Sample size calculation

On the basis of data provided by Shih et al. [31], whose primary outcome was the LOS to assess reaction time and excursion endpoints in people with PD (Cohen’s d = 0.74, 77% improvement in reaction time, 89% improvement in endpoint excursion), a sample size calculation using G*Power statistical software estimated a sample size of five participants per group would be sufficient for 85% power (α = 0.05) while using a conservative estimated SD change of ± 5. It is difficult to determine if this is a large-enough sample size to detect change between the real and sham a-tDCS conditions, given the paucity of literature using a testing paradigm of exercise + real a-tDCS vs exercise + sham a-tDCS vs control. However, using the percentage changes between real and sham conditions reported by Kaski et al. [28], we postulate that a sample size of 18 participants will be enough to detect a medium effect size between the real and sham a-tDCS groups (Cohen’s d = 0.5) with an estimated SD change of ± 25 for the retropulsion pull test. The LOS and SOT measures were not used by Kaski et al. [28]; therefore, the retropulsion pull test was selected because it contains a balance perturbation similar to that of the SOT. Therefore, to accommodate for a 20% dropout rate, we aim to recruit 8 participants per group (24 participants in total).

Statistical analysis

Statistical analyses will be conducted using Stata version 11 statistical software (StataCorp, College Station, TX, USA). A generalised linear mixed model with factors for time (0, 6, 12 and 24 weeks), group (exergaming + sham a-tDCS vs exergaming + real a-tDCS vs control) and group-by-time interaction will be used to determine the effect that different direct current stimulation interventions have on brain excitability and balance. Potential factors such as the participant’s age and time since diagnosis will be used as covariates for analyses within our models. Per-protocol analysis will also be performed by including all participants who are at least 85% compliant with the exercise (as measured by the number of exercise sessions attended). Post hoc analyses using the Bonferroni correction will be applied as appropriate. Pearson’s product-moment correlation coefficient will be used to measure the level of correlation between change scores of the functional tests and brain excitability and activation. Significance will be set at P < 0.05.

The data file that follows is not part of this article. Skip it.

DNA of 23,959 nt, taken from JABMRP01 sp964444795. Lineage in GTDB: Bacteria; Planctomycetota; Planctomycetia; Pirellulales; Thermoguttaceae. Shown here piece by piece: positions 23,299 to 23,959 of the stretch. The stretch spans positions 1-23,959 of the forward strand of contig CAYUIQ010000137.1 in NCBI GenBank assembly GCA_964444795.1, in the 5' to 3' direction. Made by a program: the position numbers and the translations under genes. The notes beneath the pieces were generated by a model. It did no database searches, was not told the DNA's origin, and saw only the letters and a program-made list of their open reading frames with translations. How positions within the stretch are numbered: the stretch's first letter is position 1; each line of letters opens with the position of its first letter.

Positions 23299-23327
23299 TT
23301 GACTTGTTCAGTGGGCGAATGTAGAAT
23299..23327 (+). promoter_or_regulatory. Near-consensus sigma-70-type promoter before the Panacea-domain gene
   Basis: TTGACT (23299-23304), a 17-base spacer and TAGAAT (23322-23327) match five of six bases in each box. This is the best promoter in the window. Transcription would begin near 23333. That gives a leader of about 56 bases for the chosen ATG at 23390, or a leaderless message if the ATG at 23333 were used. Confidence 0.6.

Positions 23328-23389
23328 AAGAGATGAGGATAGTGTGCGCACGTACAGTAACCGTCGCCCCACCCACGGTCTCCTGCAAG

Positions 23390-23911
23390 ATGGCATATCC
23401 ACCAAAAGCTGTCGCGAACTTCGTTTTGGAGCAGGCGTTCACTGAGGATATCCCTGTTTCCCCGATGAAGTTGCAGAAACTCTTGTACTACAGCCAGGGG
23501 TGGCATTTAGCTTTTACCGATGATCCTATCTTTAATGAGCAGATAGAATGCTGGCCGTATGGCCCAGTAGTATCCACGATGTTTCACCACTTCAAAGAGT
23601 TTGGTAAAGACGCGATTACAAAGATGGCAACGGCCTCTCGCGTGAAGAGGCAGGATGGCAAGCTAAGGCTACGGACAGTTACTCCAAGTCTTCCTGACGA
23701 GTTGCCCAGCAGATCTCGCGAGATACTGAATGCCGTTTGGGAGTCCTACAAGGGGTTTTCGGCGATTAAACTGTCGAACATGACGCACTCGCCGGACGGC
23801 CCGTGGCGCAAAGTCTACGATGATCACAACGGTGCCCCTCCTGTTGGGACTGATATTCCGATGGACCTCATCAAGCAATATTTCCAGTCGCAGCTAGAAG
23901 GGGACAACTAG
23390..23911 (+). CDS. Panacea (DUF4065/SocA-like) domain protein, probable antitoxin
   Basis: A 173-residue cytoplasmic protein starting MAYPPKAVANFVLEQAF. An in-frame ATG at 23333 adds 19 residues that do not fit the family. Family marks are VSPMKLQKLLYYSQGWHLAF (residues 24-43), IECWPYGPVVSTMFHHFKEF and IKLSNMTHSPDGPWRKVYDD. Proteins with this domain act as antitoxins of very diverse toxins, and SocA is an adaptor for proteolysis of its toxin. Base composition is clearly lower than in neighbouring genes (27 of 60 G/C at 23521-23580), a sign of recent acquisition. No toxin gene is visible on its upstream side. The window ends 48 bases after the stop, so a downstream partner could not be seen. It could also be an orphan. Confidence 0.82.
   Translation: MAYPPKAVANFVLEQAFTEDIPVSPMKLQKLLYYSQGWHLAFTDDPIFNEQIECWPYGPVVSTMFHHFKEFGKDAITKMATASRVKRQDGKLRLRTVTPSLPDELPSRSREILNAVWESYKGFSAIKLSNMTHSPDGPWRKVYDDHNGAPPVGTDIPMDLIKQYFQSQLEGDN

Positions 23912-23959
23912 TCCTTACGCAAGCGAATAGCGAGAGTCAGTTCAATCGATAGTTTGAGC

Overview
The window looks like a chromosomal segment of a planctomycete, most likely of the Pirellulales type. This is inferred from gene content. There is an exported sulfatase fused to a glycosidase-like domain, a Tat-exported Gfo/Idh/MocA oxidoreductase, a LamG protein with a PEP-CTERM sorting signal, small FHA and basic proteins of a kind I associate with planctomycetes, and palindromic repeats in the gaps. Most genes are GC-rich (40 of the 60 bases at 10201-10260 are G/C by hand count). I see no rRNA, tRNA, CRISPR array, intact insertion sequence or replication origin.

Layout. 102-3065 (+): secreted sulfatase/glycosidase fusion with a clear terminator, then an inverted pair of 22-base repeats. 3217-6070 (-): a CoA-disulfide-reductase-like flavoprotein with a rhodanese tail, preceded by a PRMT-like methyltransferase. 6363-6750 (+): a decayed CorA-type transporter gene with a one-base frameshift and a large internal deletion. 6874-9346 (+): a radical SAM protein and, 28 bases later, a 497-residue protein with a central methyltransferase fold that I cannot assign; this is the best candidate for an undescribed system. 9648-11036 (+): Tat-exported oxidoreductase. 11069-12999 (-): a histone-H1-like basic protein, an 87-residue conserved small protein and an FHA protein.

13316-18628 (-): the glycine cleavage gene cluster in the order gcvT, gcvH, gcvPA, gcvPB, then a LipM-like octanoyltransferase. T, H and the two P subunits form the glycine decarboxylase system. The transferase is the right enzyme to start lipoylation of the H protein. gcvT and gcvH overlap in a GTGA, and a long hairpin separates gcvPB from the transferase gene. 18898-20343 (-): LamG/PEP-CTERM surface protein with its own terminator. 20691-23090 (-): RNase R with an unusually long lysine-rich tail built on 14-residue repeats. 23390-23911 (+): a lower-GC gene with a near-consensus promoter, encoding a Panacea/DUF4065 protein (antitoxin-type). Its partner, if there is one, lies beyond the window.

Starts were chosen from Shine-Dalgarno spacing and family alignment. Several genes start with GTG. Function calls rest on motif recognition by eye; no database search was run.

When possible, we will try to obtain all endpoint measures from any dropouts in the final analysis. For participants who are lost to follow-up, missing data will be handled using the multiple imputation method [63]. Because the multiple imputation method assumes only that data are missing at random [64], we will additionally perform sensitivity analyses to evaluate the potential effect of non-random attrition [65]. Sensitivity analyses will involve testing a range of plausible scenarios in outcomes for participants who were lost during follow-up [66].

Discussion

Falls among people with PD incurs a considerable cost associated with hospitalisation and injury management or treatment. An economic report published in 2014 established that health system costs due to accidental falls represent an additional 22% of the total health cost of PD [67]. This translates to an additional estimated annual cost of $1487AUD per person with PD [67]. Exergaming is a mode of exercise that is engaging, adds diversity to a rehabilitation programme, can be performed at home and may be effective at improving functional capacity and reducing risk of falls in people with PD. However, by combining exergaming with a-tDCS (a primer for adaptive neuroplasticity), greater and longer-term improvements in motor function may be achieved. To date, there is limited evidence for the effectiveness of combined exergaming and a-tDCS to improve balance and lower limb function in people with PD. As such, we aim to use a double-blind, randomised controlled study protocol to explore the efficacy of concurrent a-tDCS and exergaming for improving static and dynamic balance over a period of 12 weeks. In addition, our secondary objectives of using TMS and fNIRS to measure neurophysiological changes in the M1 and DLPFC will potentially provide a mechanistic understanding of any functional changes observed. Last, few studies have addressed the consolidation of long-term motor skill retention following exercise and a-tDCS in people with PD, and therefore we aim to explore any residual improvements in balance, lower limb and/or neurophysiological function after a 12-week follow-up period.